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Parking app Sweetch has open-sourced its code this morning in an effort to solve the parking crisis in San Francisco. The free, open-source project, called Freetch is open to any developer willing to work on solving parking problems for the city.
City Attorney Dennis Herrera called out Sweetch and other parking apps earlier this week in a cease-and-desist letter it sent to MonkeyParking. The letter specifically warned Sweetch and ParkModo, both of which the city believes “…similarly violate local and state law with mobile app-enabled schemes intended to illegally monetize public parking spaces.”
Today we are releasing a new version of KDE Connect for Android phones and the Plasma desktop. This shiny new release includes some nice features contributed by great people in the KDE Community (and outside it). You guys are awesome!
The first feature I want to show you was contributed by Ahmed Ibrahim, and allows you to use your phone screen as a touchpad for your computer. Do you have a mediacenter or another setup where you don’t want to have a mouse and a keyboard always attached? With KDE Connect we will make you able to use your phone as a wireless input device!
After earlier this week posting some fresh NVIDIA VDPAU video playback performance tests, here is some testing of the open-source AMD Radeon driver with R600 and RadeonSI Gallium3D drivers while using the VDPAU state tracker for open-source, accelerated video playback using the graphics cards' UVD engine.
For those curious about the performance of LLVM Clang in its current development form when testing the common code generation options for optimizing the performance (and in some cases size) of the resulting binaries, here's some fresh compiler benchmarks.
Just as some extra benchmarks for the weekend while finishing out the month, I ran some new benchmarks comparing common optimization levels for LLVM/Clang with the latest 3.5 development code as of earlier this month. The configurations tested for this article included.
The mission: use GNOME Shell as the primary desktop for an entire week. Do I choose to accept it? Yes. It's easy enough to try something for a short time and discard it in a negative manner, which has been the case for me with GNOME Shell in the past, but perhaps it can be fun to challenge yourself to try something properly and for a longer time. Or perhaps you're a masochist! Either way, feel free to join me...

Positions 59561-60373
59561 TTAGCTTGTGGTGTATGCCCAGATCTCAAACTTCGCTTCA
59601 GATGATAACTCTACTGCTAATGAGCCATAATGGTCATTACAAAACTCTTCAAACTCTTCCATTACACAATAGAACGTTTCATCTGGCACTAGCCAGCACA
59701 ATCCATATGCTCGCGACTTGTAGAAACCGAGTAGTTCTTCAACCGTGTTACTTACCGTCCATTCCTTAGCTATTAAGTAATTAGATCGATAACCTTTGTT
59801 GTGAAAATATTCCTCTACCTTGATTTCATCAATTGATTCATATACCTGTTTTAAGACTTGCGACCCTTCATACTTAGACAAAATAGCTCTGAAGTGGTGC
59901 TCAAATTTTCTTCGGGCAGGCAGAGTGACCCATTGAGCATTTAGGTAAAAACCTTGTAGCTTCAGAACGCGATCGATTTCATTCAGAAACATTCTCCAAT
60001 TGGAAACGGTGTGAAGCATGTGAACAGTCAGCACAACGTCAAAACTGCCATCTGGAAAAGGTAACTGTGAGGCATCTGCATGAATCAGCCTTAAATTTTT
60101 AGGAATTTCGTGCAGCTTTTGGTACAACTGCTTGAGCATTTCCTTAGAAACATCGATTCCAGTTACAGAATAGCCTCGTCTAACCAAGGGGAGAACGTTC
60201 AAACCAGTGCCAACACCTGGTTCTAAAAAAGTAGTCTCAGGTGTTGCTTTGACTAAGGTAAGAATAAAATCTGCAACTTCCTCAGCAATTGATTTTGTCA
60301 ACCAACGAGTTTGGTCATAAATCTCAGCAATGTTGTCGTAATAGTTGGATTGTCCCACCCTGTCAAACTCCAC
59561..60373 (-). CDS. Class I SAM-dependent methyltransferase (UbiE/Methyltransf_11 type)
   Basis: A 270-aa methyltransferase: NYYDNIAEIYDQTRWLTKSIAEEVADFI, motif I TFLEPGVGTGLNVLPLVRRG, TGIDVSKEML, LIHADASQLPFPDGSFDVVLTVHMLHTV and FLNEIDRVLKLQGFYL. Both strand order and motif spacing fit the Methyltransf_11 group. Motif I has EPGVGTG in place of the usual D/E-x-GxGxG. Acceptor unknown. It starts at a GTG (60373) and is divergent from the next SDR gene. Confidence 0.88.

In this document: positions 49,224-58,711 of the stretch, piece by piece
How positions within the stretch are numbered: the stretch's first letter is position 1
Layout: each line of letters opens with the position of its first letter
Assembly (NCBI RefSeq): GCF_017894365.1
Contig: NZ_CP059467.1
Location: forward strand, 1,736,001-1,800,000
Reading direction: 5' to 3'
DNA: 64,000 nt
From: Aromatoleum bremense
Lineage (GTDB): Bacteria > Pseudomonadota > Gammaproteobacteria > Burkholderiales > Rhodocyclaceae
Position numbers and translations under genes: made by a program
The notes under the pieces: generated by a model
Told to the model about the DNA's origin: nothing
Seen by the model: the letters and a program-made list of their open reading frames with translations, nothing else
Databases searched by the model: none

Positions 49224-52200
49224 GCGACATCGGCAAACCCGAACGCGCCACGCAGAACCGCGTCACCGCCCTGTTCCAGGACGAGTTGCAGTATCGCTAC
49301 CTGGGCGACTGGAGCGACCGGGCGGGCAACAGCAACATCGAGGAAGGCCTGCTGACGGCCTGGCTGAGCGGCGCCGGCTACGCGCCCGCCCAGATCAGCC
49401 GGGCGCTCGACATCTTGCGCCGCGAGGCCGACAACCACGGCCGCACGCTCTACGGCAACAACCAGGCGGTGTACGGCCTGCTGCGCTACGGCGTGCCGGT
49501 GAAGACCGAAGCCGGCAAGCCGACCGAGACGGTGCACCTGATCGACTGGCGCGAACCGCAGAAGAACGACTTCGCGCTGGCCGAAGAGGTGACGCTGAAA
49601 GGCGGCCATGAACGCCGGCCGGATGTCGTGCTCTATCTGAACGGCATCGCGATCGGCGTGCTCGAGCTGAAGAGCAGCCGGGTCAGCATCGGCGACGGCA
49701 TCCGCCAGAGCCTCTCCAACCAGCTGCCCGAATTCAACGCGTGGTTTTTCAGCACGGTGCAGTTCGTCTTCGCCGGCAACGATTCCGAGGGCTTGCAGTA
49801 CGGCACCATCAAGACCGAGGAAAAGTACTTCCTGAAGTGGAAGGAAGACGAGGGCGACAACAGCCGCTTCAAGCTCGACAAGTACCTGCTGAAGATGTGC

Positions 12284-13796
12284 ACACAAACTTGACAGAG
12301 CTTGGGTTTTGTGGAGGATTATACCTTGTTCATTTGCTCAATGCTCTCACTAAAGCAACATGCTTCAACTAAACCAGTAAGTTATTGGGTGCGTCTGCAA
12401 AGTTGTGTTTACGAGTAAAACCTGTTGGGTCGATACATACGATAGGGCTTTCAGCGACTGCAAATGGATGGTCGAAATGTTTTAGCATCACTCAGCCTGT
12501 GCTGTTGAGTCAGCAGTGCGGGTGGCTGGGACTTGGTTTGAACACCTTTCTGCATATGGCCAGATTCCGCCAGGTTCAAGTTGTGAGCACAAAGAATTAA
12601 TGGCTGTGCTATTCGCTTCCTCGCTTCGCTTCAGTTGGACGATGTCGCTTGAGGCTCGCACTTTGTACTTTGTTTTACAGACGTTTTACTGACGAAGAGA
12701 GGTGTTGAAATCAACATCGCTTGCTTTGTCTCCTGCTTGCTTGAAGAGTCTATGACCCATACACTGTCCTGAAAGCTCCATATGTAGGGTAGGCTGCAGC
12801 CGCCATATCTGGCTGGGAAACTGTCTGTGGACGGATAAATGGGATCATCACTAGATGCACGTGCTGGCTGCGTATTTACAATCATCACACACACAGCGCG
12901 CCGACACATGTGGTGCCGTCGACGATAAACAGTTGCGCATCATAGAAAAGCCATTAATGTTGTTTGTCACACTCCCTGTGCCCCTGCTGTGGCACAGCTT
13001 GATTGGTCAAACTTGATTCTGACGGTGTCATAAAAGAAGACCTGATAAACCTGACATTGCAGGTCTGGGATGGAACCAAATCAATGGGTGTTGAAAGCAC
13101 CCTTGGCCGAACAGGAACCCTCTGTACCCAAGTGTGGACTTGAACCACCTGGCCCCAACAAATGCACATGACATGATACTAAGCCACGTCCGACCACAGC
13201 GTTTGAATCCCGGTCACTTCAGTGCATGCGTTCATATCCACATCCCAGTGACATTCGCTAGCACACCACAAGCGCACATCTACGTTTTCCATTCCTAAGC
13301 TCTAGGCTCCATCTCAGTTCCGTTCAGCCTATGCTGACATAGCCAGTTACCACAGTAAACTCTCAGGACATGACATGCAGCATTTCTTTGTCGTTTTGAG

Also: In praise of Jim Hall
Telegram Connection Manager (Still Under Development) Will Bring Telegram Support To Telepathy, Empathy And Other Multi-Protocol IM ClientsSubmitted by Rianne Schestowitz on Saturday 28th of June 2014 04:07:24 AM Filed under
Our top story on this Friday night is Andrew Smith's blog post titled Linux is the quiet revolution that will leave Microsoft eating dust. Next up, Jack Wallen is probably answering Jos Poortvliet's Where KDE is going in his post today on KDE. And finally today, Ryan "Icculus" Gordon speaks about the Linux gaming industry.
GNU Health is a free software tool for healthcare facilities in rural areas and developing countries, licensed under the GNU GPL. The project got its start in 2006, and at the time of my interview with Falcon, GNU Health had evolved into a health and hospital information system used by the United Nations, public hospitals and Ministries of Health in countries like Argentina, and private institutions around the globe. Today, GNU Solidario is planting their free software and health administration system into facilities in need in countries all over the world.
Google has been using, improving and boosting its Knowledge Graph search services for several years to show users how information can be linked together in graphics form to help find desired results. Now it is again pushing forward in the graph database world through the open-source release of Cayley, which will be used in the continuing development of graph databases.